{ 
	  .....
    }

In the first case configOVERRIDE_DEFAULT_TICK_CONFIGURATION macro is used to add / remove the vPortSetupTimerInterrupt function from compilation. if the macro is set to any value other than 0, the function will be excluded from compilation and the compiler will throw an error if another implementation of vPortSetupTimerInterrupt function is not provided in the entire source code. This means (in the first case), if we want to give freeRTOS scheduler our own implementation of timer, we must have to set configOVERRIDE_DEFAULT_TICK_CONFIGURATION to some value other than 0 usually 1 in FreeRTOSConfig.h file.

In the second case the __weak keyword suggests that this function implementation is linked weakly to other module and if another implementation of the function is found, the function definition will be replaced by the new one thus skipping the implementation defined with __weak keyword. In second case all we have to do is to only provide a function that only configure our desired timer functionality.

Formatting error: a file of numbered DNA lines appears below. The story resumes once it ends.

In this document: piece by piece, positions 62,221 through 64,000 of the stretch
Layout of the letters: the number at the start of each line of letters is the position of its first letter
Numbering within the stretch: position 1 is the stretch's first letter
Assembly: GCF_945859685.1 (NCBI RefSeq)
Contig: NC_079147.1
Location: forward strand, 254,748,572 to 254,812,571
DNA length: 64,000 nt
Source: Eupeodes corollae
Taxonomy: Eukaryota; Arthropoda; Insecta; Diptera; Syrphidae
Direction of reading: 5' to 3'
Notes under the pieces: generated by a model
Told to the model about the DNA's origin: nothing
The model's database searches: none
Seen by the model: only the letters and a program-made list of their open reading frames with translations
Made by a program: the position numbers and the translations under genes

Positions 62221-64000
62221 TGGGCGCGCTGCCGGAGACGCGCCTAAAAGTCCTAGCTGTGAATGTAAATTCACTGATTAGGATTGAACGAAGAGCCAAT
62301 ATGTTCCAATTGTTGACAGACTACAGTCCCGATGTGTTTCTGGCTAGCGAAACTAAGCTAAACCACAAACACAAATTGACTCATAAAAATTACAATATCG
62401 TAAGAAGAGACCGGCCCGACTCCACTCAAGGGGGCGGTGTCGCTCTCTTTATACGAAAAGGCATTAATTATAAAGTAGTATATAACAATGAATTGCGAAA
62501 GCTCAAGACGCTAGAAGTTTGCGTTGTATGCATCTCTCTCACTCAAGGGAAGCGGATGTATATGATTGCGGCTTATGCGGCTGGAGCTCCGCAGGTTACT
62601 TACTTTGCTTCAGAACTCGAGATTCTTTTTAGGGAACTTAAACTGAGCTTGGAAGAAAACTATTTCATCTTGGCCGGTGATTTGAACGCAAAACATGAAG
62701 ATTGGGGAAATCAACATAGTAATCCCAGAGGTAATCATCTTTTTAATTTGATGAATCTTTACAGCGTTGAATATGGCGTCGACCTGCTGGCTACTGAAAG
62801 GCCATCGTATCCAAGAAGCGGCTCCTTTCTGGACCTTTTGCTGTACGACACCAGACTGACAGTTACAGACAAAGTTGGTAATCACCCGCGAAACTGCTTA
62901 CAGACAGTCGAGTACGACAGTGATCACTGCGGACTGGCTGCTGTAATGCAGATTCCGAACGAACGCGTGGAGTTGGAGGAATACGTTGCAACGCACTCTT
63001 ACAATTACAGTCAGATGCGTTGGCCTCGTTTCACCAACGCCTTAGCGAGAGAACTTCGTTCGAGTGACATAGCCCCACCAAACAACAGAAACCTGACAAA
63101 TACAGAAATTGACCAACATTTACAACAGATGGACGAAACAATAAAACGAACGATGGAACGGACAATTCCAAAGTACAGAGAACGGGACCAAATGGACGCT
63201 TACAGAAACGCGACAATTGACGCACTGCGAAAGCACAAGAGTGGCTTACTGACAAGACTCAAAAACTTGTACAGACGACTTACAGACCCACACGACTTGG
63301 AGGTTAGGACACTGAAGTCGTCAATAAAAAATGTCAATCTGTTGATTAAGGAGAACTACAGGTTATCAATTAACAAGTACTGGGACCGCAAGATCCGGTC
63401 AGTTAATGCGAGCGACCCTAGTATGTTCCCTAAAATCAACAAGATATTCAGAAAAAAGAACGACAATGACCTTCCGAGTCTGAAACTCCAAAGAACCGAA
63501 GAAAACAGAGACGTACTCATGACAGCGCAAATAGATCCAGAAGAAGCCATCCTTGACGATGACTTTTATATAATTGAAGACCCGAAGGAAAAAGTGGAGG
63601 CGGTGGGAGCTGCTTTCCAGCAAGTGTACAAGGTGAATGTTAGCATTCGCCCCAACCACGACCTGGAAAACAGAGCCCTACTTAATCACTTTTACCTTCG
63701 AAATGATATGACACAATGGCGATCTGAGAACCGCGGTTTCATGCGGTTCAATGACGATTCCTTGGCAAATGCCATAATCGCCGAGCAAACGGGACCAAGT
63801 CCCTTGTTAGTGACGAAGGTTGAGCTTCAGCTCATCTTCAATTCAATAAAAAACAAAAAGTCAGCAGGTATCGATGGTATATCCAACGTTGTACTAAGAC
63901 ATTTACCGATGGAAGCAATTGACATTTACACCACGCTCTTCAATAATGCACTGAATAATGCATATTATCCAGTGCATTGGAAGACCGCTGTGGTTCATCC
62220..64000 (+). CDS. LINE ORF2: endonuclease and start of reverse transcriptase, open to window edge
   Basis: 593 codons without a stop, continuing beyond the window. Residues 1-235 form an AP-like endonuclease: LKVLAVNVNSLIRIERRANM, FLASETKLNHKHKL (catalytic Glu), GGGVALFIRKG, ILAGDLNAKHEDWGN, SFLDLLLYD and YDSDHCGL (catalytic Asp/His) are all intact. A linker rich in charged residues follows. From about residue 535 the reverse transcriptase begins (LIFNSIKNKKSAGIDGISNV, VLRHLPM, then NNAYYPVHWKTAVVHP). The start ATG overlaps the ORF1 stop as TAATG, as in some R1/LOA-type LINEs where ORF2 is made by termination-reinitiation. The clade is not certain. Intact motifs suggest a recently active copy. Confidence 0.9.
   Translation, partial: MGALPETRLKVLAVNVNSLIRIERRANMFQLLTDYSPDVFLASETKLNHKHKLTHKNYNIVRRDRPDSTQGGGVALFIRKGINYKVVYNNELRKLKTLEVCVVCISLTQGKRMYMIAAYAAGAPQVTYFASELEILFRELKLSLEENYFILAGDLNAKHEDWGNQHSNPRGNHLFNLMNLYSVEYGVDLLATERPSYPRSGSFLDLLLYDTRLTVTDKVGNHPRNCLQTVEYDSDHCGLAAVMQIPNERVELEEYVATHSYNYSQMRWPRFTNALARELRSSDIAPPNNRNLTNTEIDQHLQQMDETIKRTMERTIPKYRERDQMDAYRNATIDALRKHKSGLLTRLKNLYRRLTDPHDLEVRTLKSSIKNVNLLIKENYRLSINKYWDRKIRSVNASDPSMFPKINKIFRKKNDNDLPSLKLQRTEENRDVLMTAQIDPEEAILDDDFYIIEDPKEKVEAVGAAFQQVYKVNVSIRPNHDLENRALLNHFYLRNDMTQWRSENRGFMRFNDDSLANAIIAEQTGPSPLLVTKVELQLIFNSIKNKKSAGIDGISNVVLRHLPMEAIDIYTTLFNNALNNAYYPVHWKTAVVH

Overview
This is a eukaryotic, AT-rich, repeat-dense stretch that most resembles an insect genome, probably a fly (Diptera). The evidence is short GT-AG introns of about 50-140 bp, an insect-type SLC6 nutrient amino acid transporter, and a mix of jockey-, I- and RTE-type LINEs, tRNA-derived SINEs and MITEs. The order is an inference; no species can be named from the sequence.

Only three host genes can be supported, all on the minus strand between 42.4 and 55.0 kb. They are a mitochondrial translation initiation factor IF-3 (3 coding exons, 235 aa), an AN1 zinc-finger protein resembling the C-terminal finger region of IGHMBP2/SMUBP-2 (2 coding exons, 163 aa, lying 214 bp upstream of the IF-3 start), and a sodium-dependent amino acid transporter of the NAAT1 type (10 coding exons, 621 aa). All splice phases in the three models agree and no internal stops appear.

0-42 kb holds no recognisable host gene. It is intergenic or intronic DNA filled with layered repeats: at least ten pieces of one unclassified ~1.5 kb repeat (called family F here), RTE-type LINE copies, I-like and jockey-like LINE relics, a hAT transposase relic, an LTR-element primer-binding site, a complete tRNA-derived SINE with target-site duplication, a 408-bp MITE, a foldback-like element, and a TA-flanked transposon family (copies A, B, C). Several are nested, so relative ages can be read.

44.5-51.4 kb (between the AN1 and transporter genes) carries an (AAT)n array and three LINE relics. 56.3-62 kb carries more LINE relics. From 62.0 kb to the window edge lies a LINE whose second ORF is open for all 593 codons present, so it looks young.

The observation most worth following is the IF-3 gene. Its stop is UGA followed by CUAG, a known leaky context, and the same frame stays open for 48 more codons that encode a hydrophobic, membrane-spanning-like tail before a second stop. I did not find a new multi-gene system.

NOTE: It is highly recommended NOT to edit port.c file. Use configOVERRIDE_DEFAULT_TICK_CONFIGURATION macro to remove the implementation from compilation. Also vPortSetupTimerInterrupt must not be defined or declared with internal linkage i.e. with static keyword. Its linkage must be kept global unless and until you have decided to make changes to the original port.c file or in cases where both the __weak and configOVERRIDE_DEFAULT_TICK_CONFIGURATION are missing like ARM_CM4_MPU port.c file.

The second thing to clarify is how to inform freeRTOS kernel about a tick/ time expiry / timer interrupt to reschedule/run tasks in queue. The freeRTOS uses the xPortSysTickHandler() function for this purpose. Actually in ARM cortex-M ports it’s not even a function, it’s a macro which is actually replaced by SysTick_Handler() function. SysTick_Hanler() is the default ISR for Systick timer, declared in Microcontroller startup(e.g. startup_stm32f407xx.s) file.

FreeRTOS configuration file (FreeRTOSConfig.h) uses the following marco to replace every found xPortSysTickHandler keyword with SysTick_Handler at preprocessor (first stage of compilation) time.